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Day care shortage hampers economy

Day care shortage hampers economy

Hawkeye Community College child development center

Tina Freeseman, a staff member with the child development center at Hawkeye Community College, supervises children in this 2015 photo. 

WATERLOO — When Kyle Roed’s wife was just 12 weeks pregnant with their first child, the couple signed him up for day care.

They had to do so that early, Roed explained, because the waiting list for quality child care in Black Hawk County was quite long. In fact, it wasn’t until after their son was born — and 2 months old — that he finally got in.

Roed, then a senior human resources manager at Omega Cabinetry in Waterloo, knew he wasn’t alone. Furthermore, he knew from studying the issue at his employer the lack of quality child care was a business issue — maybe the biggest issue his business faced.

“What we found was that we were losing a significant number of employees because they lost day care, or couldn’t find day care in the first place,” he said. “Then they would have to quit, or stop showing up to work.”

One of the solutions Omega arrived at was a modification of their shifts, opening up more part-time shifts to accommodate working parents, and allowing spouses who both worked at Omega to work at different times.

“We saw such an overabundance of people interested in it, we filled every single position immediately,” Roed said.

Roed and several other stakeholders involved in child-care issues in Black Hawk County have recently arrived at the same conclusion: The lack of child care has directly affected the number of skilled workers available to fill needed positions at businesses across Northeast Iowa.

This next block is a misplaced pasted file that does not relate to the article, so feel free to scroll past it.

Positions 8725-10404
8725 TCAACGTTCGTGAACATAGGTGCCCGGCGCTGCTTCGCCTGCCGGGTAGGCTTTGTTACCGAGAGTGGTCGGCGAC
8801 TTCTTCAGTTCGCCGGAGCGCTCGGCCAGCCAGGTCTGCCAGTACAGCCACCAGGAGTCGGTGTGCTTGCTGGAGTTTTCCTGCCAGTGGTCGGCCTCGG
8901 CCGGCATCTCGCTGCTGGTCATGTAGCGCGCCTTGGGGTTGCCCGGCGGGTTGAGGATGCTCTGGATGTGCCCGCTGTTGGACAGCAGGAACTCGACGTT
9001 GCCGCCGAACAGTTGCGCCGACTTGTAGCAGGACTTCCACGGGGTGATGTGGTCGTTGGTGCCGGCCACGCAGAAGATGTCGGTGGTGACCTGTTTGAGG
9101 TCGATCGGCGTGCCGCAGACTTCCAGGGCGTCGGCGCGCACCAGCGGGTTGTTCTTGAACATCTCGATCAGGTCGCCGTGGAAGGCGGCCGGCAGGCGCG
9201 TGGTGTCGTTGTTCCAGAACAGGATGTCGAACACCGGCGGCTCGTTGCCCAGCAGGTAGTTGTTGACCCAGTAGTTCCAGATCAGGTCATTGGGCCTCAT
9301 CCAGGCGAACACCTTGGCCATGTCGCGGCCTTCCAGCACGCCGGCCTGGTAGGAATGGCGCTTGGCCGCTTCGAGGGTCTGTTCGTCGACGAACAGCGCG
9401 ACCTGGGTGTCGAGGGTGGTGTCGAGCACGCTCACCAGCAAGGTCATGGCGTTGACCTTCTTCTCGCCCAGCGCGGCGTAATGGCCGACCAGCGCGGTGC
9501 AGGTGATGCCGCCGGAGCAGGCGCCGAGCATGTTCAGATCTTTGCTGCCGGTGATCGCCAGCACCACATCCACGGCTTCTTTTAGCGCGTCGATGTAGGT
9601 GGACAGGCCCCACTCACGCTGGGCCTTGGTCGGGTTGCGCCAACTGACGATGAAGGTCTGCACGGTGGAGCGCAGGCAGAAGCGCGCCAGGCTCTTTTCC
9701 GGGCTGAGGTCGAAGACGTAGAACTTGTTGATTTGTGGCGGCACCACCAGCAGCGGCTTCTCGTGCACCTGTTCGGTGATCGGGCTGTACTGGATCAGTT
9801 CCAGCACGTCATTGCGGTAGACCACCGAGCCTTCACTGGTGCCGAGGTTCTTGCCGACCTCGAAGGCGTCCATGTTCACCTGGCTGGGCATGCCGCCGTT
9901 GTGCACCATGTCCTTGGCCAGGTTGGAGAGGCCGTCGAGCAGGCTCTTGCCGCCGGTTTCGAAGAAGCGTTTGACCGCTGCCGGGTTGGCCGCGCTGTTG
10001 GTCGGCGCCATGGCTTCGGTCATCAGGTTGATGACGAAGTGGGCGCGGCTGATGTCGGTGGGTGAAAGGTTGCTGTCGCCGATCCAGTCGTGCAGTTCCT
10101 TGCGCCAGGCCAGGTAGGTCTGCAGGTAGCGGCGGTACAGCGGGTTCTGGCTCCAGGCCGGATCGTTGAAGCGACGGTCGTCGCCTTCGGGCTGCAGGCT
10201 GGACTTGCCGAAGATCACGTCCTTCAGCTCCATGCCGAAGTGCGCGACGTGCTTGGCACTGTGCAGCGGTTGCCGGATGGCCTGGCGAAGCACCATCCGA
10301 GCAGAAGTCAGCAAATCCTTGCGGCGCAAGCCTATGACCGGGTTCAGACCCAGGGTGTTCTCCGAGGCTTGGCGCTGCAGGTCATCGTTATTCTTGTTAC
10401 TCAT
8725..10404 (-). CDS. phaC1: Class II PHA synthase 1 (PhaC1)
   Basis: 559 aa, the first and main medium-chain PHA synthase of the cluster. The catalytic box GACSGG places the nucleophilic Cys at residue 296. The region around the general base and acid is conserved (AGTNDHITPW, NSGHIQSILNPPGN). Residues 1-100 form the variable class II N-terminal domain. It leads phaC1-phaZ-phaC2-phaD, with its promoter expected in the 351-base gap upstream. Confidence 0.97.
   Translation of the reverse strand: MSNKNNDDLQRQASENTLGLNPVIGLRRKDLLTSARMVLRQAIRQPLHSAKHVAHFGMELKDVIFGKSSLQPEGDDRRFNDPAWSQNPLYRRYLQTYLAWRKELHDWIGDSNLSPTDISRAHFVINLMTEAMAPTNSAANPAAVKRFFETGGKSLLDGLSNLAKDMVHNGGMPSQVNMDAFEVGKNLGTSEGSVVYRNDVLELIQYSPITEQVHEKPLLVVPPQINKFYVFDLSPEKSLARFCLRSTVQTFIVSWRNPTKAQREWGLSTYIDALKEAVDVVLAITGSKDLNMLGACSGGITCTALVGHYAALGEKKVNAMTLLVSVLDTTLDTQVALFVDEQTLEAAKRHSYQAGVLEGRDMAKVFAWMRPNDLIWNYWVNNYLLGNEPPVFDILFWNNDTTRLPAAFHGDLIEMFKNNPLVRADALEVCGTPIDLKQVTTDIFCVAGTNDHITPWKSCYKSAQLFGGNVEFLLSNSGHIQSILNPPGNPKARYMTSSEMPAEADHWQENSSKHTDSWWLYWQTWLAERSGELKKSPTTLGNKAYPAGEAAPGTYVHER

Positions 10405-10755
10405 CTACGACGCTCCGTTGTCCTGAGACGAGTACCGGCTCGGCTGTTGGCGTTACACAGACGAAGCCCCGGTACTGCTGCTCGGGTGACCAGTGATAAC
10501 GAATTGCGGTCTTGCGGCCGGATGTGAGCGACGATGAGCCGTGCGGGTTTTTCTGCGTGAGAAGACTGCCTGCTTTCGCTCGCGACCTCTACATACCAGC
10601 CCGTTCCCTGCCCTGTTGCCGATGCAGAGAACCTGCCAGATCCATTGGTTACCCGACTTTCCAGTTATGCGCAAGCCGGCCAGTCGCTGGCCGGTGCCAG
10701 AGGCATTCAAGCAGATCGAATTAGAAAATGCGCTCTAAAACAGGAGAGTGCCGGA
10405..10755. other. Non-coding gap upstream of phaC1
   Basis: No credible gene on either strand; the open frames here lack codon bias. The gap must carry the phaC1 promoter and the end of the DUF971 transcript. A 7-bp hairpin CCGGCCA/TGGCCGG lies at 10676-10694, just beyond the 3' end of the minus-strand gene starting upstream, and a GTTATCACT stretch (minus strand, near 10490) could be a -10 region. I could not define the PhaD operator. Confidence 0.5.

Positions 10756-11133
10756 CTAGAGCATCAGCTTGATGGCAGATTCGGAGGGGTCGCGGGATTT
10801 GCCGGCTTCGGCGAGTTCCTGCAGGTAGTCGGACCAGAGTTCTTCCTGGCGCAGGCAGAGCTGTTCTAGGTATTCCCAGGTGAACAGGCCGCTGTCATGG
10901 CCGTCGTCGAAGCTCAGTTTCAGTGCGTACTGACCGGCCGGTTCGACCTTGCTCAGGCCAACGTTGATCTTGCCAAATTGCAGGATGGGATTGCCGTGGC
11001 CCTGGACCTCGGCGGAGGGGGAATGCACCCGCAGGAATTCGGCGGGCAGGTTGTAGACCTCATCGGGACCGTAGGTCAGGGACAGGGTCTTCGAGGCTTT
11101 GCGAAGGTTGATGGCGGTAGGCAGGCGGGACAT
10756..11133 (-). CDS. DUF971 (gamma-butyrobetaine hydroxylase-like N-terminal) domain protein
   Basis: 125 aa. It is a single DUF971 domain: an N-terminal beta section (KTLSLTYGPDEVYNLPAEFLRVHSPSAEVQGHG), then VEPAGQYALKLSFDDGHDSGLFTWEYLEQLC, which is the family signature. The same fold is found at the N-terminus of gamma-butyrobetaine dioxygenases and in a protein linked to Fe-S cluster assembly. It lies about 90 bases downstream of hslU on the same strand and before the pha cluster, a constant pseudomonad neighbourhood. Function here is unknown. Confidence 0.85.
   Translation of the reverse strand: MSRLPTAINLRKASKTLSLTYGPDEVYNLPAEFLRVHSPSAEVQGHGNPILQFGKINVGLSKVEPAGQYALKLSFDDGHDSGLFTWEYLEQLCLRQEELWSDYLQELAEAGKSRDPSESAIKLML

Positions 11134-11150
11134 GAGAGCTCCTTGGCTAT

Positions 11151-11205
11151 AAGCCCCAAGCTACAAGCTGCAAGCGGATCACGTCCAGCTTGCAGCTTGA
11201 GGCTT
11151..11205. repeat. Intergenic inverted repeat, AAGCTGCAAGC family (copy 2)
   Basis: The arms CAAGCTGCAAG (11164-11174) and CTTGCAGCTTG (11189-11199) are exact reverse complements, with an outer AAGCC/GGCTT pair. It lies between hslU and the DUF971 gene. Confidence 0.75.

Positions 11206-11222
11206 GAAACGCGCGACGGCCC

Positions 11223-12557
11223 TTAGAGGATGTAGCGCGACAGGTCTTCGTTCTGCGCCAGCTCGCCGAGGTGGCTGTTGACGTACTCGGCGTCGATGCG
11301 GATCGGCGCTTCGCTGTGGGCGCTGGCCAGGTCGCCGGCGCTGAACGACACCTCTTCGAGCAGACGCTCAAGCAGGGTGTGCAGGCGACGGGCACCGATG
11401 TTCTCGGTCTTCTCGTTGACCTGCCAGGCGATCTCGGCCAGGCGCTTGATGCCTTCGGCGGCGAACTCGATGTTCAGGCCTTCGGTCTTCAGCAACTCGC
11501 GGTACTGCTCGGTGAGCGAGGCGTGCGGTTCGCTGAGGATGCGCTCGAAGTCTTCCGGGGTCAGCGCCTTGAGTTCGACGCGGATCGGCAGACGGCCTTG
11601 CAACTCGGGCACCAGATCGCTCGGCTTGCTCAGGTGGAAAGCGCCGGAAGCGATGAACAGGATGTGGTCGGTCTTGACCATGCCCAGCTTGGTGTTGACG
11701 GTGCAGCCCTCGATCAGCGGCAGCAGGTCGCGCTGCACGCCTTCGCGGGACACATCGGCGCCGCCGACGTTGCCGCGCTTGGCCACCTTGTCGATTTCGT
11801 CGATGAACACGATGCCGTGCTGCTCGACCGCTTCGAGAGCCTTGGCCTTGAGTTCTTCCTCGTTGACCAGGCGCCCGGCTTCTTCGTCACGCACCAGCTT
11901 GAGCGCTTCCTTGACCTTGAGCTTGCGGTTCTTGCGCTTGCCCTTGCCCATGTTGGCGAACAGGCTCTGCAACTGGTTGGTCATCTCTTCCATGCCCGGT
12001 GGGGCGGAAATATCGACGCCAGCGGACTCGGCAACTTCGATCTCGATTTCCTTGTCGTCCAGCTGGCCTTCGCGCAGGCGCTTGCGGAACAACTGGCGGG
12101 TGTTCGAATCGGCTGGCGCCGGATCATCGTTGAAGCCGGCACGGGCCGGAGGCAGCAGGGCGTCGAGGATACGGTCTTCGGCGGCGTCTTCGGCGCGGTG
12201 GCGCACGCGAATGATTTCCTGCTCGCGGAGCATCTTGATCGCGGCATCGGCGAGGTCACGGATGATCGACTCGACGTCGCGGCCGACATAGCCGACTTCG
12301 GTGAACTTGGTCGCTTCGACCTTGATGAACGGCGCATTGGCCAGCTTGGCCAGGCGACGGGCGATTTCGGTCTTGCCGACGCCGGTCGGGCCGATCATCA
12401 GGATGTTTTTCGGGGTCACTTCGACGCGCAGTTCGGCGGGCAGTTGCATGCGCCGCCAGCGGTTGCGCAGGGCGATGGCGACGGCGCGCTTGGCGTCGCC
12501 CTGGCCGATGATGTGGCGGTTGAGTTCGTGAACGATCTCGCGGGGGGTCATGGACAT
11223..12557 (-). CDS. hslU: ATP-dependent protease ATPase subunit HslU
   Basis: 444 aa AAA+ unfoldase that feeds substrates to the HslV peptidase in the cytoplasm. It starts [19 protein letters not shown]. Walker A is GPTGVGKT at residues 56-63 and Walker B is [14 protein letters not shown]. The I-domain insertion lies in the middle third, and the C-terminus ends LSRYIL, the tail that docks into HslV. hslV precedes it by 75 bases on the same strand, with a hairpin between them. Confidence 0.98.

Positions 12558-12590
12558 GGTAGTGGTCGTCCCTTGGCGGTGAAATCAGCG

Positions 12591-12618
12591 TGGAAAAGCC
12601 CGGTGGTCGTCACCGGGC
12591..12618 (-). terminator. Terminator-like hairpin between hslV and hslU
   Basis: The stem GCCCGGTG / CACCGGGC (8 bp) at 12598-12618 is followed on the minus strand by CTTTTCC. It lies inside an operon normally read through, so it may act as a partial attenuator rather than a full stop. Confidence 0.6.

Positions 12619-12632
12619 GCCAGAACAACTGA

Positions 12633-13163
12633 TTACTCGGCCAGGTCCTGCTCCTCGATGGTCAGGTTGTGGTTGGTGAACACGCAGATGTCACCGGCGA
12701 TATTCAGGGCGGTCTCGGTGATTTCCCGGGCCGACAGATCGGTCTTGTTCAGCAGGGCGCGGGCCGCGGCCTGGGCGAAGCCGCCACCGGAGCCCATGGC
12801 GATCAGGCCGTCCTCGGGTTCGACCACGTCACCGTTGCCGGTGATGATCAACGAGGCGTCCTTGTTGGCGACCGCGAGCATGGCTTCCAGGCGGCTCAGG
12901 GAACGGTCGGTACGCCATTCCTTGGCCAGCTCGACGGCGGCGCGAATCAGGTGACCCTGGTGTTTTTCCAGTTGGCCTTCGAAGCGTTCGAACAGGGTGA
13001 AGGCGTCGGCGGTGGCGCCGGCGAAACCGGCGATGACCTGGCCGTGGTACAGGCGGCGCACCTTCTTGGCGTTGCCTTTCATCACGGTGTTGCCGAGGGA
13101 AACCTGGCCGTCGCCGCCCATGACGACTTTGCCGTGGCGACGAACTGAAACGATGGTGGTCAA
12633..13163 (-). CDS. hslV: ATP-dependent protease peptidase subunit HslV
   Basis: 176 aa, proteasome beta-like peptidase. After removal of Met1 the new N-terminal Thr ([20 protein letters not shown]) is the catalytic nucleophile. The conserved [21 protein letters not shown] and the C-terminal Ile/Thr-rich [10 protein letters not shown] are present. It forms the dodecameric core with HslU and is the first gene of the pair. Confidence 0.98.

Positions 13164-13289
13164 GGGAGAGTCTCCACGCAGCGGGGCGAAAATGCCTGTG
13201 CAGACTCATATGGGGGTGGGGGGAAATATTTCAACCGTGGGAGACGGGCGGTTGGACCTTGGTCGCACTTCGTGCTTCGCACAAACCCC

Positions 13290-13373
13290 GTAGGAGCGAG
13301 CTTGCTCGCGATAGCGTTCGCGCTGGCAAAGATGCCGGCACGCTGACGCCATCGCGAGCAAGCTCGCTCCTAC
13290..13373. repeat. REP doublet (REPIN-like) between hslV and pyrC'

“It’s holding back our economy,” said state Sen. Jeff Danielson. “The waiting list for quality child care are into the thousands. And, if you think about that, those are families that could move here, families that could stay here, and improve our overall economy.”

Numbers game

Dawn Oliver Wiand, executive director of the Iowa Women’s Foundation, said her organization’s focus groups and round-table discussions over the past three years showed child care was the number-one issue faced by working women statewide.

And the statistics back up the anecdotes: As many as 300,000 Iowa children under the age of 12 are not being served by a registered child care, according to the IWF’s calculations — though that could be for a variety of reasons, such as a parent or another family member choosing to stay home with the child.

In Black Hawk County, 21,324 children are under the age of 12, and there are only 7,686 child-care spaces available countywide, Oliver Wiand said.

That problem is getting worse, fast: Black Hawk County has lost 40 percent of its registered child-care providers in the past five years due to retirement, lack of benefits and stricter regulations on providers, Oliver Wiand said.

“We’ve learned Iowa is definitely headed to a child care crisis,” she said. “And this crisis is no longer just a family issue; it is a business issue, and a community issue.”